Nuclear decommissioning

In its simplest form, decommissioning means removing all the fuel from a nuclear power station, taking down the plant and facilities and restoring the site to an agreed end-state ready for some form of re-use.

The first of EDF’s AGR nuclear power stations will end generation and start decommissioning in 2022, and by 2030 all seven AGR stations are expected to have ended power generation and be at various stages of decommissioning.

What does it mean to decommission a nuclear power station?

In 2022 Hunterston B will be the first of EDF’s nuclear power stations to end generation and start decommissioning. Later in 2022, Hinkley Point B will join its sister station in the first phase of decommissioning - defuelling.

By 2030, EDF expects all of the seven AGR stations to have ended power generation and to be at various stages of decommissioning. Only one of the existing stations - Sizewell B (a pressurised water reactor) - will still be generating low carbon electricity. 

On behalf of Government, EDF’s job will be to remove all the used fuel from the reactors and fuel ponds, which represents over 99% of the radioactive material from each site. 

Once the two reactors are emptied of fuel, deconstruction involves removing all plant, equipment, services and buildings external to the reactor building. Early decommissioning preparation will start during defuelling, such as waste preparation activities.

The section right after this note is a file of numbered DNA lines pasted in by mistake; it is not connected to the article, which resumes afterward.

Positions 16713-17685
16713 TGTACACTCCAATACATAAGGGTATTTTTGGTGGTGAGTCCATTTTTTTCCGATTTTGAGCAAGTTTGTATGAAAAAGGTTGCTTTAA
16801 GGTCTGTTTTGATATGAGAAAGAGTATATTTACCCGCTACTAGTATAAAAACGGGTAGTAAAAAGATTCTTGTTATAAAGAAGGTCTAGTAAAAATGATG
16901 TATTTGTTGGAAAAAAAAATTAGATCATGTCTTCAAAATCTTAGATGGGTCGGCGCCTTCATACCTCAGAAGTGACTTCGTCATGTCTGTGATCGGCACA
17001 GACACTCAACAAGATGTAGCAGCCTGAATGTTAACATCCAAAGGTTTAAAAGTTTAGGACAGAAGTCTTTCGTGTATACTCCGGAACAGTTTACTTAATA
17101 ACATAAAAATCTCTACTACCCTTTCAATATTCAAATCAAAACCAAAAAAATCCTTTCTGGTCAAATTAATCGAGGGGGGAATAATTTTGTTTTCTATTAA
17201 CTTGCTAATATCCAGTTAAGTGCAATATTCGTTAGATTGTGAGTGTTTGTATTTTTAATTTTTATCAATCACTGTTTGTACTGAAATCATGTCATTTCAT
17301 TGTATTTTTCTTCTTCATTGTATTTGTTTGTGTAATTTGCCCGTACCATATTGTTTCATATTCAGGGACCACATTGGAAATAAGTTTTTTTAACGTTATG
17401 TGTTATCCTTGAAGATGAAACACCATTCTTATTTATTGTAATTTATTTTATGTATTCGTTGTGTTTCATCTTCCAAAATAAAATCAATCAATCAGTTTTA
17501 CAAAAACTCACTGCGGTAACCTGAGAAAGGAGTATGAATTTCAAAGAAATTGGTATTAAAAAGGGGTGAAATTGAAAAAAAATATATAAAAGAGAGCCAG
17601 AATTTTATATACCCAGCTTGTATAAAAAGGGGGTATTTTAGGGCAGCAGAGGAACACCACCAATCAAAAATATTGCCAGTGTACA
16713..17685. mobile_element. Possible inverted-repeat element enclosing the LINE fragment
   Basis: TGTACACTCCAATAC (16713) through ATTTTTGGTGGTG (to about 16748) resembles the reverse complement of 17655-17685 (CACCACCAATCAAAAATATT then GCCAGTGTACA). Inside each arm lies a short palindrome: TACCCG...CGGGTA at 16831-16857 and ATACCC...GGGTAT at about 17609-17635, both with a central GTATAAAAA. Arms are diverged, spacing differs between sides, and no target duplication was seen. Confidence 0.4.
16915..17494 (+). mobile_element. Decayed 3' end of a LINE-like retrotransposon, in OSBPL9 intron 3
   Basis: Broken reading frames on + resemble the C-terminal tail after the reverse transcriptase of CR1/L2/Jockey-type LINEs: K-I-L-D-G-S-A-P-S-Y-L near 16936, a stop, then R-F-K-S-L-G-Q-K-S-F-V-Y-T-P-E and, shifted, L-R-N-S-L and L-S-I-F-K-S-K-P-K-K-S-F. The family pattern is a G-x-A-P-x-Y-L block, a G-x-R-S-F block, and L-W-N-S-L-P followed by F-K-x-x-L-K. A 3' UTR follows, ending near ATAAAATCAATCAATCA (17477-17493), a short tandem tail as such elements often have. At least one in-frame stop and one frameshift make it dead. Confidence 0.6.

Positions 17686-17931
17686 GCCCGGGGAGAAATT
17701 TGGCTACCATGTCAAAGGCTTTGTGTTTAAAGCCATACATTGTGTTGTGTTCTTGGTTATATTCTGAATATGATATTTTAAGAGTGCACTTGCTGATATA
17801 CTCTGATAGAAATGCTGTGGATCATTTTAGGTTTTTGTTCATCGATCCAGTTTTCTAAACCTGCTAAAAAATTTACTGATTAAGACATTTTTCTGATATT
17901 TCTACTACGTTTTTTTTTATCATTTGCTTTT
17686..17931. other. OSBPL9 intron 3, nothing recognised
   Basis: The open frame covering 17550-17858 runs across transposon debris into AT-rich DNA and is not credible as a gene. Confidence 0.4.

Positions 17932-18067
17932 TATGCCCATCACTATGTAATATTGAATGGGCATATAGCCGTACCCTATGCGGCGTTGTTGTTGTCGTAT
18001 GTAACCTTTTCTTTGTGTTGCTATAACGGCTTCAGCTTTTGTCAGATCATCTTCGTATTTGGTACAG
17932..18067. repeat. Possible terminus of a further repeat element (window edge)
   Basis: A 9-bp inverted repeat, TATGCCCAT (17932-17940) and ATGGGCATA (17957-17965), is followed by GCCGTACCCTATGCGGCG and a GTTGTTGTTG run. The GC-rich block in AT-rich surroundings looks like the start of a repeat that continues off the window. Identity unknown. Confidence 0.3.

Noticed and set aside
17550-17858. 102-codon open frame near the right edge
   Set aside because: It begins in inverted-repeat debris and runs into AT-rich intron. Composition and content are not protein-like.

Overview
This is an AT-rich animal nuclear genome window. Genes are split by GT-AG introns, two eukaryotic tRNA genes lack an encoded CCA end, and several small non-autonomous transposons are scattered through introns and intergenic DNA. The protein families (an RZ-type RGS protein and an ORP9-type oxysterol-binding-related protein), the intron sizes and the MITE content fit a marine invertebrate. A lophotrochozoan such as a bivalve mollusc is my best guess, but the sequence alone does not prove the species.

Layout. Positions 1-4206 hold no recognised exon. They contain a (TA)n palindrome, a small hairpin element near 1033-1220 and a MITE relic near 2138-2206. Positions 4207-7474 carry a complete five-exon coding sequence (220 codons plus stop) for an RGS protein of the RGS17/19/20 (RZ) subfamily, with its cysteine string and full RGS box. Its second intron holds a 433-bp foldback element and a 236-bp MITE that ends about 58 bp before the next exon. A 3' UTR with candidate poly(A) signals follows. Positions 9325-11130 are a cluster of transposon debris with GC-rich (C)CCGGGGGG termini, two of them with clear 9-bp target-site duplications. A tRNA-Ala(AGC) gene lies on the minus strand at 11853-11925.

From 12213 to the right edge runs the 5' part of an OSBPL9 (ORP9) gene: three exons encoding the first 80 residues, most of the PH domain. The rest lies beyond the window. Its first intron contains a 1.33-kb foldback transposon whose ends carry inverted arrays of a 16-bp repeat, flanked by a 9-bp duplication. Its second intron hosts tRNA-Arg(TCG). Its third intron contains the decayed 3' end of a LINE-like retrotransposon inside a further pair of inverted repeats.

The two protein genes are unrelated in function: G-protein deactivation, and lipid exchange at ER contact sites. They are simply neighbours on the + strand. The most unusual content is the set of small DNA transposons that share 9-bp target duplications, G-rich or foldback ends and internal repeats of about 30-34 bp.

With more than 40 years of experience in operating its fleet of seven AGR and one PWR stations, EDF’s people know the plant better than anybody does. The objective is to deliver value to the UK taxpayer while ensuring safe and effective delivery of ‘fuel free’ reactors, ready to be decommissioned.

This 2-minute animation explains these important first steps in the decommissioning journey.

The decommissioning process 

How are nuclear power plants defuelled and decommissioned?

1. There are around 300 fuel channels in each reactor, all of which need to be carefully emptied.

2. A fuelling machine removes the fuel assembly from a channel and each fuel element is transferred to a cooling pond where it stays for a minimum of 90 days.

3. Once cooled, the fuel is removed from the pond, packaged, and loaded into a container called a flask. The flask is transported by train to Sellafield in Cumbria where it is further cooled and stored until it is safe to be disposed of.

4. During the defuelling phase, around 400 spent fuel flasks are shipped to Sellafield from each EDF site. This phase will take between 3 and 5 years per site to complete.

5. Once the site is fuel free, the next stage of decommissioning begins and the focus turns to the treatment and removal of low level radiological and non-radiological wastes, along with the demolition and removal of redundant facilities.